Could be that crazy winds or wake turbulence (from another aircraft) pushed the aircraft out of the funnel and forced some maneuvering to get it back on centerline and guide slope.
I later heard that pilots do sometimes make soft landings there — but shouldn’t good landings be routine?
You are relying on "passenger comfort" as an indicator of a good landing. This ... depends on your goals.
Remember, flying is as dangerous as it would seem at first. What makes it the safest mode (expect perhaps post-PTC rail) is constant, unflinching attention to detail, to eliminate every X-factor, to make darn sure all of a huge list of bad things don't happen.
So what makes a good landing?
A transition from "flying" to "NOT flying" which is definite and authoritative. It happens quickly and definitely, and is entirely in command of the pilots, not left to wind and fate. Now we're flying, and now we're "driving". And we have lots of weight on the landing gear so the wheels can brake and resist side loads.
Will it feel "bumpy"? Sure, a bit... hopefully not so much that a Hard Landing Inspection is required, for the sake of airfares.
What you don't want (least, not for safety) is an indecisive floating along the runway, flying at 0 feet altitude. Makes for a really gentle touchdown, but 2 bad things are happening during that time of indecision.
First, you're "on the bubble" balanced between flying and landing, and that means external forces, like gusts or wake turbulence, will unexpectedly knock you off the bubble. Now the pilots are "behind the curve" - reacting to events, not authoritatively causing them. They must instantly decide "do I want to go along with this or fight this?" This indecision adds reaction time which segues to our second problem.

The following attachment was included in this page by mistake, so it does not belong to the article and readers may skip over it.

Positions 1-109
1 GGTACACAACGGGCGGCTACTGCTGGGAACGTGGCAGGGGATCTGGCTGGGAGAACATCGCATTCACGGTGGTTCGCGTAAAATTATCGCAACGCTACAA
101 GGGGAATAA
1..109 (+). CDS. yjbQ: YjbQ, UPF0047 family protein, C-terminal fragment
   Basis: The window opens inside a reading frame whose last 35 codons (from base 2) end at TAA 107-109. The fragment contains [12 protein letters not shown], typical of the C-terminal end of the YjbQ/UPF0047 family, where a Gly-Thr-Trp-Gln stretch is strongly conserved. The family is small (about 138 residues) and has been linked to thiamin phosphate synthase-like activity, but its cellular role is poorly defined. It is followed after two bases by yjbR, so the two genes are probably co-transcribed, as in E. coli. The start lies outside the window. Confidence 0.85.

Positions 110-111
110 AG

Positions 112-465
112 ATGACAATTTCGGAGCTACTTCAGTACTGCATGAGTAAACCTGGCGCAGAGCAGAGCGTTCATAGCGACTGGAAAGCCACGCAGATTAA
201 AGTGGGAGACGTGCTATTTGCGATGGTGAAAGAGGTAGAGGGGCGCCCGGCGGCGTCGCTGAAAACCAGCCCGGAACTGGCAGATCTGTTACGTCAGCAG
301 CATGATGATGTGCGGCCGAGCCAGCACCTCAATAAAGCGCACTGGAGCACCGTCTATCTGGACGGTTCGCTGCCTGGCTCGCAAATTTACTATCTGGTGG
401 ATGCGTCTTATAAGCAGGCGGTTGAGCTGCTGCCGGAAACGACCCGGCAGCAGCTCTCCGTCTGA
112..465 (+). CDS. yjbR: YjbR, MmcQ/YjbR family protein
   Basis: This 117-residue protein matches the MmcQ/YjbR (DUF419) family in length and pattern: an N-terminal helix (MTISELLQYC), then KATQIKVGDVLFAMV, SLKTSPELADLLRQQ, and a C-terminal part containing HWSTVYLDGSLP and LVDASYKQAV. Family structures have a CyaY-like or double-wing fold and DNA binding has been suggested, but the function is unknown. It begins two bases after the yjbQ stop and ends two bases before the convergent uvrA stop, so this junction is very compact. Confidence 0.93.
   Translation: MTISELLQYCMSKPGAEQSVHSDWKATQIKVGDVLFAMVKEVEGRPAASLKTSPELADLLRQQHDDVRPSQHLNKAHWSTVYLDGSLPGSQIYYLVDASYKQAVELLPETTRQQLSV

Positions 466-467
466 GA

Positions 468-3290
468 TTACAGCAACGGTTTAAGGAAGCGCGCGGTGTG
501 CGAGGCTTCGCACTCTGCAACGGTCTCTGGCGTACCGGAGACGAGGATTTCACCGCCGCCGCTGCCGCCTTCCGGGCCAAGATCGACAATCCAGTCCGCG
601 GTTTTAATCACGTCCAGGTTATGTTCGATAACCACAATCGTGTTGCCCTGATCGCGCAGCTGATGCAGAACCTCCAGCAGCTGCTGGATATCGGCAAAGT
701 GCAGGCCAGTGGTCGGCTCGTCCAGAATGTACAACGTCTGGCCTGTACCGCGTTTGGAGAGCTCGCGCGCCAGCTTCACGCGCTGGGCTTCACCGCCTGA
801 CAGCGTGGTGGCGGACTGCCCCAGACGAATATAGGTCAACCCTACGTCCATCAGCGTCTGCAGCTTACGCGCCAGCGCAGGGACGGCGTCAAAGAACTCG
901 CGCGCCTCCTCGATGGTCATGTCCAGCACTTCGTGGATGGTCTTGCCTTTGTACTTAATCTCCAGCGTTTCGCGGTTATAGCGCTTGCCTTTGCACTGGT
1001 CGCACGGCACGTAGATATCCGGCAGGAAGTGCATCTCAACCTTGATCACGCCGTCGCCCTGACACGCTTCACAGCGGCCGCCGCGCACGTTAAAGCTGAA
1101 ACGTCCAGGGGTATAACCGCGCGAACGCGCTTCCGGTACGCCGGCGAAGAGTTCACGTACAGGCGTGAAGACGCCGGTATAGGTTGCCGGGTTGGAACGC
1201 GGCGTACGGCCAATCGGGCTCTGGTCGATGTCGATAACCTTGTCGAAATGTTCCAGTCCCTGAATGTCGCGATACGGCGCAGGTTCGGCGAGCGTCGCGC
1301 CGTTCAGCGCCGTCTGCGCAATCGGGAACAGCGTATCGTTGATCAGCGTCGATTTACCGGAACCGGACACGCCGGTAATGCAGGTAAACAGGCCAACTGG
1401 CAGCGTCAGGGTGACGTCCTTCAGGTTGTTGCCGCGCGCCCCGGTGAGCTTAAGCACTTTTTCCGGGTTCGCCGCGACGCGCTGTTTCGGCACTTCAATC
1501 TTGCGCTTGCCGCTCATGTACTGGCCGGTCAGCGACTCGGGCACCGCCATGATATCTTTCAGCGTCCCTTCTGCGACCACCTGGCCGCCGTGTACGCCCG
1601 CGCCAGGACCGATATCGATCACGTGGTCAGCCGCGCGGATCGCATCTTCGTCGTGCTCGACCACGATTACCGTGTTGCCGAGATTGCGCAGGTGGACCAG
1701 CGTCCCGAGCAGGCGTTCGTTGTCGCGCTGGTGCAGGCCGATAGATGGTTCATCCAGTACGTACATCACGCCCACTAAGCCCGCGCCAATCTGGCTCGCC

Also, in that state of indecision, you are vulnerable to a headwind gust tossing you back up in the air again, and the end of the gust dropping you right back down, amplifying the pilot's own reaction of trying to descend.
Or a crosswind gust pushing you sideways off the runway. Your wheels won't help resist this if there isn't any weight on them.
Anyway, second problem: The plane is using up runway fast. Floaty time, or confusion time, is making the remaining runway shorter and shorter. Which then adds another point of confusion: shall we try to save this screwed-up landing and stop in the remaining distance and bet on good braking action and thrust reversers? Or "go around": max the throttles and take to the air again? Every path here also has a path to monumentally screwing up.
See, the key to aviation safety is not to tolerate variables like this.
Generally, safety favors the go-around: punch out of there to the safety of sky, get back in the queue and do the approach again. Managements are discouraged from judging pilots by this; it's bad for safety if pilots fear political consequences for a go-around. (because it costs some money in fuel and knock-on effects of the aircraft being delayed to the gate).
So a floaty comfortable landing on a short runway, that pilot isn't doing you any favors.
What makes a good approach?
Stabilization early. Have everything in order, early, for a no-brainer of a landing.
Many items. Flaps correct. Speed correct for weight, altitude and temperature. Compensated for gusts. Engine power correct. Gear down. Autobrakes armed. Spoilers armed. Go-around armed. You are heading into the correct airport. You are lined up on the correct runway not the taxiway. Radio on right frequency. (Air Canada, go around!). Localizer (compass direction) and glide slope ( descent angle) dialed in.
And then, crosswinds, gust, wake turbulence, and wind shear are tossing you all over the map, and you're dipping and swaying to keep it in the funnel. This is what happens when you fly in fidgety air that large airplanes used a minute ago. This is trying to de-stabilize your landing, and you're constantly re-stabilizing it.
The more wackadoodle the winds are, the more you'll want to make that positive, authoritative transition from "flying" to "driving" with lots of weight on the main landing gear so you don't get shoved sideways off the runway by crosswinds.